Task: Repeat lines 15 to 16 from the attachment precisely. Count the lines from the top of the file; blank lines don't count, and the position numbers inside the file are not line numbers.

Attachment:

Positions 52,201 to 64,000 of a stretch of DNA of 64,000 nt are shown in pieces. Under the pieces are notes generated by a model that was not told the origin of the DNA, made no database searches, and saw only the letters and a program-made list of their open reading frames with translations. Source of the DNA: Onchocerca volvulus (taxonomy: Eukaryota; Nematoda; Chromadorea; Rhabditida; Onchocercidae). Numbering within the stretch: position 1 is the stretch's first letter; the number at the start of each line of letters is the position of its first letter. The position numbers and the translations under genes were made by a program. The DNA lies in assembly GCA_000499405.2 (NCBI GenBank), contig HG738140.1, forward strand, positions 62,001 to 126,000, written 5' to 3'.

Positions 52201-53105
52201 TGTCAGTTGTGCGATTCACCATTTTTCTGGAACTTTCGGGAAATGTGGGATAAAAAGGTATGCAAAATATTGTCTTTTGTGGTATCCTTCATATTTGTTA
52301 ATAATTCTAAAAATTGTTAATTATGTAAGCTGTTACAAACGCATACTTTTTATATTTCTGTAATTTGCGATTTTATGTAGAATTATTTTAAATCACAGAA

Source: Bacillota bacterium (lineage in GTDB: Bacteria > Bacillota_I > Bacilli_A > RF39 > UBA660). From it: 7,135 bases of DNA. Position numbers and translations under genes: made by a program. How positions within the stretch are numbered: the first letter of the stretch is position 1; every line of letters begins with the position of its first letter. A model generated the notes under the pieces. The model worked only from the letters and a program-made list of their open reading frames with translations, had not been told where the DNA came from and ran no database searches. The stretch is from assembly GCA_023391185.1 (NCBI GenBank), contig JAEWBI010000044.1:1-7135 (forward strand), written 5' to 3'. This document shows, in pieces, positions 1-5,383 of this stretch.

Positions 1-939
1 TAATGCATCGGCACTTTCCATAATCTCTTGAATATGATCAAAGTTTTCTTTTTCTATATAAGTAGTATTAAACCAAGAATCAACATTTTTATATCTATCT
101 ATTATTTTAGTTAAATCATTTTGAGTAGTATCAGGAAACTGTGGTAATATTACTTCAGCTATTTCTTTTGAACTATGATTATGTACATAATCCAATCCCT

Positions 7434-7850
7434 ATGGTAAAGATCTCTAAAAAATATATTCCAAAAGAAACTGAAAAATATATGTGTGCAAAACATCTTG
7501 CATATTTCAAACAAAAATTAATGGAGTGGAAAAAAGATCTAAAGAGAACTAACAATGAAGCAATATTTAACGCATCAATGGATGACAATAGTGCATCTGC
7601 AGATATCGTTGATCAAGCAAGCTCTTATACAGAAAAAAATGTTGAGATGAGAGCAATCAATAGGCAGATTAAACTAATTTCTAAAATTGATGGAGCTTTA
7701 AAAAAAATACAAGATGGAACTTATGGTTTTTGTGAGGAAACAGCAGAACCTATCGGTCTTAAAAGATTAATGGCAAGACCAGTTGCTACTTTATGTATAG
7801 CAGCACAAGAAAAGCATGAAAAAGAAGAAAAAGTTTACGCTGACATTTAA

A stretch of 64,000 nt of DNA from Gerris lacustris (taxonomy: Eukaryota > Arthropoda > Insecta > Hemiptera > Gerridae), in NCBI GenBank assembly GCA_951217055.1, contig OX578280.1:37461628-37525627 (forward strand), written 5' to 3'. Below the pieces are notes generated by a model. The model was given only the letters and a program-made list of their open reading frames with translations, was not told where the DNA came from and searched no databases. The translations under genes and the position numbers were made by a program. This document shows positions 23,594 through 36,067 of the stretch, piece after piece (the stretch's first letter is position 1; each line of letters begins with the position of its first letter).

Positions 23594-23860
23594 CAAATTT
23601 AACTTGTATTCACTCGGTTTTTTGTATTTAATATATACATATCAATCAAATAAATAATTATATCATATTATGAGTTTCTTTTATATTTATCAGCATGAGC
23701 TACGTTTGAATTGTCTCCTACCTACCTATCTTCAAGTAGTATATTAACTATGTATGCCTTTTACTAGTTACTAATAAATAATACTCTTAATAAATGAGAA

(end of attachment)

A stretch of 64,000 nt of DNA from Gerris lacustris (taxonomy: Eukaryota > Arthropoda > Insecta > Hemiptera > Gerridae), in NCBI GenBank assembly GCA_951217055.1, contig OX578280.1:37461628-37525627 (forward strand), written 5' to 3'. Below the pieces are notes generated by a model. The model was given only the letters and a program-made list of their open reading frames with translations, was not told where the DNA came from and searched no databases. The translations under genes and the position numbers were made by a program. This document shows positions 23,594 through 36,067 of the stretch, piece after piece (the stretch's first letter is position 1; each line of letters begins with the position of its first letter).

Positions 23594-23860